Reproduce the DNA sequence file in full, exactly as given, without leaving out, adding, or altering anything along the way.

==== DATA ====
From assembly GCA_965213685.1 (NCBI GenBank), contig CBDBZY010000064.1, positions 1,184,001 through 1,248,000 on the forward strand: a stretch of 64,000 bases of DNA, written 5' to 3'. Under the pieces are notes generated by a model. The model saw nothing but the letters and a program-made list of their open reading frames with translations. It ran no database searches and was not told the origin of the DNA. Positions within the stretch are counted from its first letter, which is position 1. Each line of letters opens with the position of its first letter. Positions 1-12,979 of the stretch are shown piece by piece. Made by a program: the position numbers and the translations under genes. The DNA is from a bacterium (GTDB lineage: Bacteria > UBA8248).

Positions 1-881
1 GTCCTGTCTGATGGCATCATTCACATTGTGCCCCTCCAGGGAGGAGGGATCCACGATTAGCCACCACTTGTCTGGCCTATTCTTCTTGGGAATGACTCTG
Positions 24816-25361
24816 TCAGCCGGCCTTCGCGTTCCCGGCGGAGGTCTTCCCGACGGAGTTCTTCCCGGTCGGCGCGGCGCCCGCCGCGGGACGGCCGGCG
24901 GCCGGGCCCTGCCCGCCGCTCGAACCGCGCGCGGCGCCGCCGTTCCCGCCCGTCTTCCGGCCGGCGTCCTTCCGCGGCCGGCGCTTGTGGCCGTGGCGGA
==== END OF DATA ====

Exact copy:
From assembly GCA_965213685.1 (NCBI GenBank), contig CBDBZY010000064.1, positions 1,184,001 through 1,248,000 on the forward strand: a stretch of 64,000 bases of DNA, written 5' to 3'. Under the pieces are notes generated by a model. The model saw nothing but the letters and a program-made list of their open reading frames with translations. It ran no database searches and was not told the origin of the DNA. Positions within the stretch are counted from its first letter, which is position 1. Each line of letters opens with the position of its first letter. Positions 1-12,979 of the stretch are shown piece by piece. Made by a program: the position numbers and the translations under genes. The DNA is from a bacterium (GTDB lineage: Bacteria > UBA8248).

Positions 1-881
1 GTCCTGTCTGATGGCATCATTCACATTGTGCCCCTCCAGGGAGGAGGGATCCACGATTAGCCACCACTTGTCTGGCCTATTCTTCTTGGGAATGACTCTG
Positions 24816-25361
24816 TCAGCCGGCCTTCGCGTTCCCGGCGGAGGTCTTCCCGACGGAGTTCTTCCCGGTCGGCGCGGCGCCCGCCGCGGGACGGCCGGCG
24901 GCCGGGCCCTGCCCGCCGCTCGAACCGCGCGCGGCGCCGCCGTTCCCGCCCGTCTTCCGGCCGGCGTCCTTCCGCGGCCGGCGCTTGTGGCCGTGGCGGA